Three: It's the magic number.
Googlers have long had a geeky obsession with numbers. The name Google, after all, is a play on the mathematical term "googol"; one of the company's office buildings is named "Pi"; and founders Larry Page and Sergey Brin set the search giant's public offering price at $2,718,281,828, the product of the natural logarithm "e" and $1 billion.
So it seems only fitting that ex-Googlers--of which there are many these days--are setting a new trend when it comes to starting their own companies. The equation? It takes at least three former Googleheads to start a start-up. It's like forming a triangle of Google juju.
The latest upstart to be formed in this mold is Mechanical Zoo, a social search application company started by Nathan Stoll, former product manager of Google News. Stoll is joined by Max Ventilla, a former Google business development executive, and Fritz Schneider, who worked on application security at the search company for more than five years. Like many other fresh companies from Google exes, Mechanical Zoo is still in stealth mode, but it plans to launch a beta product next month.
It takes a cue from Cuill, a stealth start-up based in Palo Alto, Calif. Cuill was founded by Anna Patterson and Russell Power, former technical leads of Google's large index search engine, TeraGoogle. Its Google threesome is completed by Louis Monier, who technically is better known for being the founding CTO of one of the Web's first search engines, AltaVista. Monier was a high-profile hire at Google, but he worked there only briefly on search design.
(Cuill recently raised $25 million from Madrone Capital Partners, among others.)
Then there's Ooyala, a Mountain View, Calif., video delivery software company. It was started by Sean Knapp, Belsasar Lepe, and Bismarck Lepe, former Googlers who worked products like Google's search and advertising services. It has raised $10 million.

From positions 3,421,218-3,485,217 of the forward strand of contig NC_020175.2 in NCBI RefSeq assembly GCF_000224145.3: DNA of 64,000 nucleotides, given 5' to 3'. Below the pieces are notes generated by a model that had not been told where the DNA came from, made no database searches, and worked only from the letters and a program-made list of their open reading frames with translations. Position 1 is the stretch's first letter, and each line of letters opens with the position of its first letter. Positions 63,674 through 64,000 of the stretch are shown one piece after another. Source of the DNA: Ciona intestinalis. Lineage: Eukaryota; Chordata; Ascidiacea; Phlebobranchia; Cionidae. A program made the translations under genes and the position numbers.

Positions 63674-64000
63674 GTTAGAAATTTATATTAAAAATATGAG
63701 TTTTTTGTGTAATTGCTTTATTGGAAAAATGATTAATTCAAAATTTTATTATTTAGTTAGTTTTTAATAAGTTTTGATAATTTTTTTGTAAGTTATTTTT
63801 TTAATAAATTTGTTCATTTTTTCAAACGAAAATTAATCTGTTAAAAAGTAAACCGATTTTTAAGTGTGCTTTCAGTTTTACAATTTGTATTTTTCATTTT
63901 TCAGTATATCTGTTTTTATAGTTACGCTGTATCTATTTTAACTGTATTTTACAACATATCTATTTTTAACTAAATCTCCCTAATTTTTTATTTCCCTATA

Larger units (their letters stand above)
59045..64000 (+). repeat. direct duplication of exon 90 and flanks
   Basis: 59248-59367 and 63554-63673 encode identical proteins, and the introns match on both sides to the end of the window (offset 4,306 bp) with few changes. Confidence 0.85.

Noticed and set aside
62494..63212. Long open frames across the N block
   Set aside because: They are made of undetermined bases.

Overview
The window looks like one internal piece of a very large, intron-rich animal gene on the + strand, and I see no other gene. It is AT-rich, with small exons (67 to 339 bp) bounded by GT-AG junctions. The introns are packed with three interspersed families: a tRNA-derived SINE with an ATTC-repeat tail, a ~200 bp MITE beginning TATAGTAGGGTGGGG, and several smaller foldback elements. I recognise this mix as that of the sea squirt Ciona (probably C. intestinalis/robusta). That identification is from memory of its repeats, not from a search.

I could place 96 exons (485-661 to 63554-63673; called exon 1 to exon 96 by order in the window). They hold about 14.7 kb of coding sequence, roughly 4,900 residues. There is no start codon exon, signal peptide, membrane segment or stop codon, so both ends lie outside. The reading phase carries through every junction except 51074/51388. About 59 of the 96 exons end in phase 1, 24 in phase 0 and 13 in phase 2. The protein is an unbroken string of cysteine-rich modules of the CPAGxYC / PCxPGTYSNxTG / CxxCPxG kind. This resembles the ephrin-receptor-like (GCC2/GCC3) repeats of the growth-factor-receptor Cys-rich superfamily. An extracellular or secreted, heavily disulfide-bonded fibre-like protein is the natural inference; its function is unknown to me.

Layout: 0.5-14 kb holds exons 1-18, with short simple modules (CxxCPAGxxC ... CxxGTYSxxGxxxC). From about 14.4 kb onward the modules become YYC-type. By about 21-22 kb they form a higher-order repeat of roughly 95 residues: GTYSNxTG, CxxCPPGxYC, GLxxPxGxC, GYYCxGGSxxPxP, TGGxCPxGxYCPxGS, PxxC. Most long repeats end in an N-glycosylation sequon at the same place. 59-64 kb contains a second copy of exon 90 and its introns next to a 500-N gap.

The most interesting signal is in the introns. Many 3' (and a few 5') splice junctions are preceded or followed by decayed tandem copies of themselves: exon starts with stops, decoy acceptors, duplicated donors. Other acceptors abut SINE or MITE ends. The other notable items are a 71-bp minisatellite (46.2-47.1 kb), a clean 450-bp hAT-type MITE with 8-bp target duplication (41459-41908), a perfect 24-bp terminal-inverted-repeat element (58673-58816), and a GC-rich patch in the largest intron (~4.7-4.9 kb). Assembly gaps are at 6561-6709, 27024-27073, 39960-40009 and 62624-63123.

There's also the much-publicized FriendFeed, a social Web application created by Bret Taylor and Jim Norris, two engineers who worked on Google Maps. Going one beyond the threefold, former Googlers Paul Buchheit and Sanjeev Singh also helped start the company.
The apple doesn't fall far from the tree. Many of the companies started by former Google employees are developing services around some kind of Web search, whether they are complementary to Google's many products (read: they could be Google acquisition targets) or they are outright future competitors.
Cuill, for example, plans to take Google head-on with "a new kind of search." In contrast, companies like FriendFeed and Mechanical Zoo are building complementary services to Google's, rather than trying to out-Google the search giant. Mechanical Zoo, for example, is developing a social-search application that would help people find suggestions for movies or restaurants among their circle of friends or acquaintances.
Triangulating a new service that Google hasn't thought of yet, or simply hasn't devoted the resources to yet, seems to be another common theme of many of these start-ups. "It's stupid to try to outdo Google. I can do more good outside Google than inside by doing something complementary," said Max Ventilla, CEO of Mechanical Zoo.
Advice to Google: watch for engineers and product managers hanging out in the lunch room in packs of three.